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Simple Hamons – Clay Hardening Made Easy

Hamon / Temper line in 1095 Steel

In sword and knife making, the hamon (刃文, hamon) (from Japanese, literally “blade pattern”) is the visual effect of differential tempering.  The hamon is the visual separation between the hardened edge and the softer portions of the blade.  In the case of a traditional Japanese clay hardening (Yaki-Tre), the process is be better termed ‘differential hardening’ as it is achieved during the quench / hardening of the blade.  A similar effect can also be achieved in the tempering stage by deferentially heating the spine.  The term ‘differential temper’ references the result of each method, while the term ‘differential tempering’ refers to the method used.  For this discussion, we will focus on clay hardening.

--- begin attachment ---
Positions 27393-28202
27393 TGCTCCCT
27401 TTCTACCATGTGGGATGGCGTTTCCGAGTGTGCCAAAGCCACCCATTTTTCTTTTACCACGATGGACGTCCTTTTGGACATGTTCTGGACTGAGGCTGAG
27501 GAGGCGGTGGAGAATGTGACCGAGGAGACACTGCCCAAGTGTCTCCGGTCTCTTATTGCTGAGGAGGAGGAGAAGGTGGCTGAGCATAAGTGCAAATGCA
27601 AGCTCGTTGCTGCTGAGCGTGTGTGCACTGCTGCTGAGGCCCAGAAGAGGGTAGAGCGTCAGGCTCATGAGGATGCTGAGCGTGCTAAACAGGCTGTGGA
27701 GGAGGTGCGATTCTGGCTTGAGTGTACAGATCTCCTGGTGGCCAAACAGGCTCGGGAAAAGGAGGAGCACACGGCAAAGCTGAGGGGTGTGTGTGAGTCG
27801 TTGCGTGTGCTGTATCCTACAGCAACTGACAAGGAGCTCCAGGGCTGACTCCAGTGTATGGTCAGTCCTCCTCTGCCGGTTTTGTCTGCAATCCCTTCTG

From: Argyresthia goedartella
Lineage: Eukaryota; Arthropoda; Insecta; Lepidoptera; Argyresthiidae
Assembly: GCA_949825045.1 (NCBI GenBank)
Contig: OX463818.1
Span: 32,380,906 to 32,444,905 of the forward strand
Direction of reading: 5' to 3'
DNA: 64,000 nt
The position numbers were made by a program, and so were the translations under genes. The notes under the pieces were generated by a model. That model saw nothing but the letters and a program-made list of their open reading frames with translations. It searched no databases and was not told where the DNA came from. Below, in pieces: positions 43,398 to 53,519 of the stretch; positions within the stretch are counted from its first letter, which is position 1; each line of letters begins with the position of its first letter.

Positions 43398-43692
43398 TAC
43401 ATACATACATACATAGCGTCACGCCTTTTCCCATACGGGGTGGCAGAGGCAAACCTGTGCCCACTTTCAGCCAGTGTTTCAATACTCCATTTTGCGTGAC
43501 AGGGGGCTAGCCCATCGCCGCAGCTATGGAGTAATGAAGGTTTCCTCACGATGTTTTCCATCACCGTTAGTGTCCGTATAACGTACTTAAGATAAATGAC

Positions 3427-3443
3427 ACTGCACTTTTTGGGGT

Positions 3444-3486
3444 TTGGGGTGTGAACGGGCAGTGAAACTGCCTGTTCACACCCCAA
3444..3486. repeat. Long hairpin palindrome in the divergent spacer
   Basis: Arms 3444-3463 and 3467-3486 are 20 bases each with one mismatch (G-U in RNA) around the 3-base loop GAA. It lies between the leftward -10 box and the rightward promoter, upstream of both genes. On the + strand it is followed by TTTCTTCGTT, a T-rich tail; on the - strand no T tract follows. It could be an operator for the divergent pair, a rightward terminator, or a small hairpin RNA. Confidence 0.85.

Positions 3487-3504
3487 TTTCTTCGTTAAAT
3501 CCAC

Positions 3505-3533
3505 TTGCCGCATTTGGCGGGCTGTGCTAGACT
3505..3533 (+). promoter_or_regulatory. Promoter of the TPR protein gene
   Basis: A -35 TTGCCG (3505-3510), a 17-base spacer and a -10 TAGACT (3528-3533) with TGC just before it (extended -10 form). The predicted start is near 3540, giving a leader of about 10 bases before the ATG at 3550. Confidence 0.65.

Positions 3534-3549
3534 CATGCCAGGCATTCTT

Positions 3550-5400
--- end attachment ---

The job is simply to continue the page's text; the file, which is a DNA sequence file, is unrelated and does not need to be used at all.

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Wrought Iron San mai on a Budget

Wrought Iron

Real wrought iron differs from steel in that it has a texture. Often called the bark, it is easily seen when split. It can also be seen in the surface of a blade when properly finished. When simply polished with a buffing wheel, it tends not to show much of a pattern. When hand sanded, the bark shows to a degree. When hand sanded and lightly etched the bark / pattern really shows. However, it is far too soft to provide a good edge, So we use a proper steel for the edge and put the wrought iron on the outside / jacket of the blade. The process is nothing new.

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